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Monday, July 23rd, 2007

Live from the debate: Let’s keep the conversation going

Being here at the Citadel in Charleston for the CNN/YouTube debate has been an amazing experience! The fact that our question wasn’t chosen shows how important it is that we continue this conversation about reforming the way (and maybe day) we vote.

Even though America ranks 139 out of 172 countries in the world in voter turnout, and more people vote for American Idol than the U.S. president, tonight there was only one question on election reform and one candidate given time to answer. Not to worry. I’m headed up to the spin room with my camera to get some real answers.

Here’s the question we wanted the candidates to answer tonight:

Check back here soon for my video report from Charleston. It may be a day or so. I’m headed back to Why Tuesday? global headquarters in NYC tomorrow morning.

Monday, July 23rd, 2007

Live from the debate: Let the games begin! (* updated)

Lots of laughs in the press filing center at the debate’s open. Chris Dodd is answering the first question.

No election reform question yet.

* 7:30 PM: Half an hour into the debate. Still no sign of any election reform questions.

* 8:12 PM: Over half way there and still no election reform question for the candidates.

* 8:30 PM: First election reform question! From Melissa in California:

Only New Mexico Governor Bill Richardson was given time to answer this question before a commercial break. I’ll get the transcript ASAP.

* Richardson’s response: Here are Richardson’s comments on election reform (as transcribed by CNN), the only comments on the topic during the entire debate:

I, as president, I would push the whole country to verified paper trails. There are close to 10 states that do this.


My state a year ago, my state was one of those states, along with Florida and Ohio, that, because of the touch-tones, there was uncertainty about the election.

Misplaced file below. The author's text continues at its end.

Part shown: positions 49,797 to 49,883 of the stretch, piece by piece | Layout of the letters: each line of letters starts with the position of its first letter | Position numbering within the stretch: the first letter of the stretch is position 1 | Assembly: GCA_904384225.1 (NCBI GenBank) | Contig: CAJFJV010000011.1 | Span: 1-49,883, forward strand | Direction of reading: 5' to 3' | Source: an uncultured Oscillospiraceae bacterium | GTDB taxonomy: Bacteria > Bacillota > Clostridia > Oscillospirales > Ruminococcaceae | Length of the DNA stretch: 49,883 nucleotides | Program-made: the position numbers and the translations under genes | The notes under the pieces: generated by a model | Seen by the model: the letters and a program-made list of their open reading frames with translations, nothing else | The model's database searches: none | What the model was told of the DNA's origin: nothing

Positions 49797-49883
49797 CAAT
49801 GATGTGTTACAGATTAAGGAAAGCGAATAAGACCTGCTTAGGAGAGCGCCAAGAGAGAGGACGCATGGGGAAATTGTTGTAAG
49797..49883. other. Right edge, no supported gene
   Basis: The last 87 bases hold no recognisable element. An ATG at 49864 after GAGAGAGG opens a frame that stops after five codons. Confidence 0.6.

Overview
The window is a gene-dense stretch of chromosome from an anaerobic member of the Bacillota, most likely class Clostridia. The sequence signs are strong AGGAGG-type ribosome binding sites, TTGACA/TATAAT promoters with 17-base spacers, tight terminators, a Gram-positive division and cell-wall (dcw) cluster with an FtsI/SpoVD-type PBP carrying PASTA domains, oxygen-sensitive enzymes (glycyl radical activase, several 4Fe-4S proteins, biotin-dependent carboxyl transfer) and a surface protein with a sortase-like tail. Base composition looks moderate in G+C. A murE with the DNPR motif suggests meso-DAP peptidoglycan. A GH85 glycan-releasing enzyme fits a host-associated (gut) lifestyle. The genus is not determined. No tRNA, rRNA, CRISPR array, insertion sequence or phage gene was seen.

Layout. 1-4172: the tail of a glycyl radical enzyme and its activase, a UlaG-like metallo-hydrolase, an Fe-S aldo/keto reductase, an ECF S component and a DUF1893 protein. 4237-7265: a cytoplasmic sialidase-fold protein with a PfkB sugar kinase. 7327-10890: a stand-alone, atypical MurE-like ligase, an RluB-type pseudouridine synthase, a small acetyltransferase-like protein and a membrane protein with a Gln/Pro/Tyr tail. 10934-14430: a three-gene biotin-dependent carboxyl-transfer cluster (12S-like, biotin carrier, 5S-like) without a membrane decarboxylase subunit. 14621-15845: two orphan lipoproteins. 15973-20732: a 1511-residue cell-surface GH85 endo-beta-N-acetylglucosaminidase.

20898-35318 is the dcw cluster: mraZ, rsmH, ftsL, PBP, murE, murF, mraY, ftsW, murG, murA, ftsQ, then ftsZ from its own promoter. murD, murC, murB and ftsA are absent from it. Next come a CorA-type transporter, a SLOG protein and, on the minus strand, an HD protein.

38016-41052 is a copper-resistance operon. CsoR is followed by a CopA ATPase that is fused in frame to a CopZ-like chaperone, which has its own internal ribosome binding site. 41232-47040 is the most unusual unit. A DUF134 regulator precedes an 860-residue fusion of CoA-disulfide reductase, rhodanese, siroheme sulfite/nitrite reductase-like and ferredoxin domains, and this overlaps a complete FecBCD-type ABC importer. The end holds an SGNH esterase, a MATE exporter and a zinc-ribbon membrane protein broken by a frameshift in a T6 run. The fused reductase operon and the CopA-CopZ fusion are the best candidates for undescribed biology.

We have close to 50 percent of those Americans eligible to vote voting. That is inexcusable, compared to many other nations. We need to have same-day registration. We need to have an effort to get the Republican Party to stop suppressing minority voters. We need to find ways also to depoliticize the Justice Department that tried to find those voters that were legitimately voting.

Why Tuesday? believes election reform is a nonpartisan issue. In our upcoming online documentary series we’ll take a closer look at the kinds of reforms Governor Richardson proposed during the debate, and more. Again, we are non-political and universal in our advocacy; Why Tuesday? welcomes community and national leaders, voters and non-voters, young and old, and members of all political parties (or none).

Monday, July 23rd, 2007

Live from the debate: Interview with Anderson Cooper (* updated)

I just interviewed Anderson Cooper. He said that he really liked the question we submitted for the debate, which he presented on his show last Monday. Still, that doesn’t mean it will be included in the debate, so stay tuned.

Also stick around for my video report from the debate, including the interview with Anderson. You’ll find it here later tonight or tomorrow morning.

* Add John King: CNN’s chief political correspondent and I spent some time talking about what he calls America’s “broken government.” The footage will be in the video. See it here soon.

Monday, July 23rd, 2007

Live from the debate: Emergency Cheese

I just spent a minute talking with James Kotecki, “probably the world’s foremost expert on YouTube videos posted by presidential candidates,” according to the Economist. Here’s the photo, taken by his friend Emily who is featured in some of his many video blogs he’s uploading today from the debate.

Check out his YouTube page. Here’s to hoping that James starts asking the presidential candidates he interviews if they think our election system is broken, what they plan to do about it, and if they know why we vote on Tuesday.

About Us

Why Tuesday? is a non-partisan, nonprofit 501(c)(3) organization founded in 2005 to find solutions to increase voter turnout and participation in elections... More

The Answer

In 1845, before Florida, California, and Texas were states or slavery had been abolished, Congress needed to pick a time for Americans to vote... More

Recent Comments

Patrick, France is a post-Christian secular country. Relatively few of them attend church, and voting on Sunday does not interfere with their religious practices, because most of the population is not religious...

Posted by John on blog post Why Do We Vote On Tuesday?

In France they last voted on a Sunday. France is despite the Bourbon legacy a largely Catholic country, yet they vote on Sunday...

Posted by Patrick on blog post Why Do We Vote On Tuesday?

I think weekend voting would make the most sense, as people wouldn't have tu run home after work or wake up early to hit the polling stations beforehand.

Posted by Zander on blog post Why Do We Vote On Tuesday?